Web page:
better to help her son. Another guy I was keyworker to disappeared and the police found him at a quarry. He had killed himself. How lonely was the end
of that guy's life. Worse, too, he came to me telling me he could not cope. I was trying to give him ideas about what he could do with not much
I cared for two guys. Both of them died. I was working privately for a family caring for a guy with Alzheimer's in his own home. He got too poorly and
had to go onto the ward. The family asked me to continue to care for him on the ward as his private nurse. I did this, but the hospital kept trying to
sabotage me. I was like being torn down the middle between the family and the hospital. The hospital tried to tell the family it might be me making
him behave funny (they wanted me away you see). The family thought they were being absurd because we had become very close and they knew me. I kept
back for a time so they could see clearly it was not me, which of course it was not. I could not go back because they distrusted me and that's
pointless. He died just a few days later.
I cared for a younger biker guy who could only use one hand out of all his limbs because of very severe MS. We had a kind of fun together. He was
stubborn and your typical biker, but very likeable. His family were using him to get money and a mini bus (mobility allowance; this guy was huge you
see). He knew it. He told me he wanted to go in a home rather than have to go back to them if his care package for independent community living could
no longer support him because his needs became too great. His dad started shouting at me so i had to leave. They were very rough cockney types from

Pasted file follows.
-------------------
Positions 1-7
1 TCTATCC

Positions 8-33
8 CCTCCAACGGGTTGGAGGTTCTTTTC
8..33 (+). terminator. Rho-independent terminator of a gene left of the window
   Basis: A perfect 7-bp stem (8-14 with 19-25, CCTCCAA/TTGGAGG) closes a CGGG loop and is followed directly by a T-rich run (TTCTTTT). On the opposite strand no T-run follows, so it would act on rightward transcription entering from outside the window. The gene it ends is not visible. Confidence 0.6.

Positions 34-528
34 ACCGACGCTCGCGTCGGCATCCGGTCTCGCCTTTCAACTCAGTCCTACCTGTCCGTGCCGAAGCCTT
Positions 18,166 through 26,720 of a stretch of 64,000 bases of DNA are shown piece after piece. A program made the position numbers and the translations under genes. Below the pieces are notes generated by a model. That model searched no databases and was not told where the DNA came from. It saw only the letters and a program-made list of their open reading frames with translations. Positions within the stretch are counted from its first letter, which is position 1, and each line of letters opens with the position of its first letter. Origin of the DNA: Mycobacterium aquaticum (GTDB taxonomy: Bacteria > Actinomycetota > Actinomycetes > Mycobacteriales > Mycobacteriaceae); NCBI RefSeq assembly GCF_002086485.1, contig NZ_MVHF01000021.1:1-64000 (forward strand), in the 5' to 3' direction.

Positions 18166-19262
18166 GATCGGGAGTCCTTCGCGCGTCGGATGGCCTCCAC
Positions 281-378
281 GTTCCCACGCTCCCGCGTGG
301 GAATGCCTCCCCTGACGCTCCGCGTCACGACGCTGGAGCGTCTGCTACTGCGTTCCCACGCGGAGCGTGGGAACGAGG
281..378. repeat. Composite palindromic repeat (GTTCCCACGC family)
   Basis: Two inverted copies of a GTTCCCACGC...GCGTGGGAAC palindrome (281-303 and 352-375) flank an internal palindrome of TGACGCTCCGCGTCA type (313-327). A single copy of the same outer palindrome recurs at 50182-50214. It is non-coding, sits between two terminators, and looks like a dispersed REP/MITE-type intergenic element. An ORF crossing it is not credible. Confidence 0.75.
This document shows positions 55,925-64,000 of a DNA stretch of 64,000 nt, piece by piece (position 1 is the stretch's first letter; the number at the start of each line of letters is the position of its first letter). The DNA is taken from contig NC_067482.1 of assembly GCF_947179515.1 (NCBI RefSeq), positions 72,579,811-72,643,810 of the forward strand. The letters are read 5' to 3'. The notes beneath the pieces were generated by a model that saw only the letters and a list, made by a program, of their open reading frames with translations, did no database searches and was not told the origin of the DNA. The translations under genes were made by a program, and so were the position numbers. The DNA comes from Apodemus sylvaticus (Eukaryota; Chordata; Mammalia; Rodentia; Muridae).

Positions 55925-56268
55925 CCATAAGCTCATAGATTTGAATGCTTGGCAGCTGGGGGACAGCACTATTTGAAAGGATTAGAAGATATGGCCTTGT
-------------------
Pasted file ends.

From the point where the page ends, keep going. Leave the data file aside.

the East End of London. His Dad was huge like his son. He was mighty hard to move around. I did my back in several times despite all the training and
equipment. Again, he died a few days after I left because the new carer did not know how to give him that level of nursing care. He was by that time
at death's door.
I had a weird way of keying into the psyche of the clients I worked with. I was actually able to keep them living, may be too well. Once when the guy
with Alzheimer's had to go in for major brain surgery he got totally panicked in his confusion (wouldn't anyone). He suddenly remembered that he had
been through it all years before with the brain surgery he had at another time. There was a transference thing happened where I saw through his eyes
and felt the emotions as he felt them. It was really horrible and after that experience I was done for: I became far too client centred for my own
good. That psyche phenomenon does happen. Many care workers and nurses have heard of it happening. It is like you become that person; the imprint of
their emotions and their vision become your's just for a brief second. Wow!
Yes, that and all the bodily excretions you have to clean up, all the meeting of personal hygiene needs, all the chores. You know, humans are only
built to carry one individual. One adult carrying two is huge stress in all ways. That is obvious.
edit on 26-9-2017 by Revolution9 because: (no reason given)